ROCKLAND, Maine — City government kept a tight rein on its spending during the past year, resulting in a record-high surplus. But the city’s financial cushion is still less than the goal established by the City Council.

City auditor James Wadman of Ellsworth met Monday night with city councilors to discuss his firm’s findings for the budget year that ended June 30, 2012.

The city’s surplus as of that date reached $1,332,000, an increase of $166,000.

The surplus has grown in each of the past six years since it reached a low of $407,000 in 2006. The council adopted a policy at that time, on the advice of its auditors, to maintain a surplus equal to 8 percent of the taxes billed each year.

The $1.3 million amounts to slightly more than 7 percent of the annual tax billing.

The surplus grew during 2011-2012 because city departments spent $246,000 less in the past year than budgeted by the council. Most departments finished the year with small surpluses that led to the overall $246,000 surplus. The largest over-expenditure came in the $45,000 welfare budget, which swelled to $94,000. City Manager James Smith said this was due to a down economy and more people qualifying for general assistance benefits.

The city took in $80,000 less in revenues than it budgeted, almost exclusively from reduced municipal revenue sharing from the state.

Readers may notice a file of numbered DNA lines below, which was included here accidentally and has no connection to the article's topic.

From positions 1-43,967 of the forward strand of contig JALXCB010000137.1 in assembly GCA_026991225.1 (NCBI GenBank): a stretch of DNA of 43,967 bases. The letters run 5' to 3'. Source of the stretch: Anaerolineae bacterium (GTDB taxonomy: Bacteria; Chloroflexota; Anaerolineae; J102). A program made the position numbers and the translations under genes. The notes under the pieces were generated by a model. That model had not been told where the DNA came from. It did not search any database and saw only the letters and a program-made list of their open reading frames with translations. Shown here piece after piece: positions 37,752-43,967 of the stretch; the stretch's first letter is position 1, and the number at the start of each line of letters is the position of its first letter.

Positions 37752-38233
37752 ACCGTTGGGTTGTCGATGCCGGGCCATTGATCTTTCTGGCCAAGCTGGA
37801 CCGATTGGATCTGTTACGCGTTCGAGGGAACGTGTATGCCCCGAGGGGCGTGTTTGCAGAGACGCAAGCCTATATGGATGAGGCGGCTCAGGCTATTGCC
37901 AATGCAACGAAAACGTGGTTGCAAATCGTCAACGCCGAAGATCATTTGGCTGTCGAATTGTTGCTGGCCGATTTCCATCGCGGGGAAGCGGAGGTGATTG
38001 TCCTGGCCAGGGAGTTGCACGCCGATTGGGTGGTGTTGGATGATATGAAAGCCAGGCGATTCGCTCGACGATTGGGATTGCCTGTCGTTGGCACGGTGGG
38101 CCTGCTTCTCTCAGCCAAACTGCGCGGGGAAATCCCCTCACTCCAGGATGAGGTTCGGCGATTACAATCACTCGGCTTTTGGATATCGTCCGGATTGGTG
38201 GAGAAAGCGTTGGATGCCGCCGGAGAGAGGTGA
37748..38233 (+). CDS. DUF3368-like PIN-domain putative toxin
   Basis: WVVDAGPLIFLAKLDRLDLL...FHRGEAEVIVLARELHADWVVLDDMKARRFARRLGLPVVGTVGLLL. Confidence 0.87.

The main topic of discussion by councilors was the failure of the city’s Finance Department to reconcile records of money owed to the city — called accounts receivable — on a timely basis. Wadman said that failure to do this monthly results in a delay in the audit being completed and can cause errors to go uncorrected for too long a period.

Councilor Eric Hebert said auditors have noted this deficiency for the past seven years. The auditor said that this is not an unusual problem when government agencies finances are reviewed.

The city is training its staff to reconcile the books, Smith said. Finance Director Tom Luttrell is reviewing the monthly statements to make sure auditors can get to work by Oct. 1.